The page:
Wenstrup: Federal Legislation Empowers Local Educators
Parents, teachers, and students may soon see greater local direction in education decisions if the House of Representatives’ H.R. 5, the Student Success Act, becomes law. This legislation is the first update to federal education policy since the passage of No Child Left Behind in 2001 and shifts an antiquated one-size-fits all policy towards greater local control. Representative Brad Wenstrup voted in support of the Student Success Act.
“Education decisions are best made by our local parents and teachers, not federal bureaucrats. By reducing the federal footprint in education, we restore local control to support effective teachers and empower parents,” Wenstrup said on the bill’s passage.
“Additionally,” he continued, “this legislation has important safeguards which prevent the federal Department of Education from imposing national standards, such as Common Core, on state and local school boards."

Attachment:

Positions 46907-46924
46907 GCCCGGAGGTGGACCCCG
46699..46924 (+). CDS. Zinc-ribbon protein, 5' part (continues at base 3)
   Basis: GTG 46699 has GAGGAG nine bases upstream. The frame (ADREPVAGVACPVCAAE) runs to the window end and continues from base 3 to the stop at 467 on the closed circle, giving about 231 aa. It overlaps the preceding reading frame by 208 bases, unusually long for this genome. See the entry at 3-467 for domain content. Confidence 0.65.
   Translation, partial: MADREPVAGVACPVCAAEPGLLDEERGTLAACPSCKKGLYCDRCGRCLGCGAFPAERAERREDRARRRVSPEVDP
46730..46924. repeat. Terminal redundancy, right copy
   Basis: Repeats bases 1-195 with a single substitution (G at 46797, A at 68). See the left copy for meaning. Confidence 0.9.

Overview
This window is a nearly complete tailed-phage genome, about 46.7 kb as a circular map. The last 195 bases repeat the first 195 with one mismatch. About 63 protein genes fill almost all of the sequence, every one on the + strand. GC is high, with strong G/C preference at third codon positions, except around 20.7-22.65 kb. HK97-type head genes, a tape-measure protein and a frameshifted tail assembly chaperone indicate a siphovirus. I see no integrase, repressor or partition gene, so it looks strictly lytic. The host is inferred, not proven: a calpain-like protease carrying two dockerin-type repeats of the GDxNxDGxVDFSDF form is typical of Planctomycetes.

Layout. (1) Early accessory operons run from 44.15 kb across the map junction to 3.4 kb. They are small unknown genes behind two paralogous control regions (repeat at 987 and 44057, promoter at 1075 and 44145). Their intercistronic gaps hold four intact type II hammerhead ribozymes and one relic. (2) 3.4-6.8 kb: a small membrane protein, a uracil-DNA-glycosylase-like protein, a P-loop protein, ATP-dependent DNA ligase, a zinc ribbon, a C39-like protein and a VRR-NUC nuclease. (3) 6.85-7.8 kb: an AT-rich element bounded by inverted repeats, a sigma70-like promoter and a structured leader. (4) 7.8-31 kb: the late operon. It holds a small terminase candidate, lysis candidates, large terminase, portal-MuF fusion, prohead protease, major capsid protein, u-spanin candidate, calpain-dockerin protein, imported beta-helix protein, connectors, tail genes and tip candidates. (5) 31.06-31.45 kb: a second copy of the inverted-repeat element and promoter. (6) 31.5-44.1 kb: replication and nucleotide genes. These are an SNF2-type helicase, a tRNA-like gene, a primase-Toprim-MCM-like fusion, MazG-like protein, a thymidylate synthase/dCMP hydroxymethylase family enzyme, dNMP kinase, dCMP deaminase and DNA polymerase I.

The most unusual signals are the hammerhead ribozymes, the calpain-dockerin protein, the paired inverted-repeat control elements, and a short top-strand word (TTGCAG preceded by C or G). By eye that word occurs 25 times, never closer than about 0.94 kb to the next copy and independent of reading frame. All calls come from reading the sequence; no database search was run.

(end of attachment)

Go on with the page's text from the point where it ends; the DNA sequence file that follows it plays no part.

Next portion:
The education bill, H.R. 5, would eliminate the adequate yearly progress (AYP) benchmark requirements established by No Child Left Behind that quickly proved impractical for most jurisdictions, and allow local school districts to develop evaluations that reflect a teacher’s actual impact in the classroom. H.R. 5 passed the House of Representatives by a vote of 221 to 207. The bill will be sent to the Senate for consideration.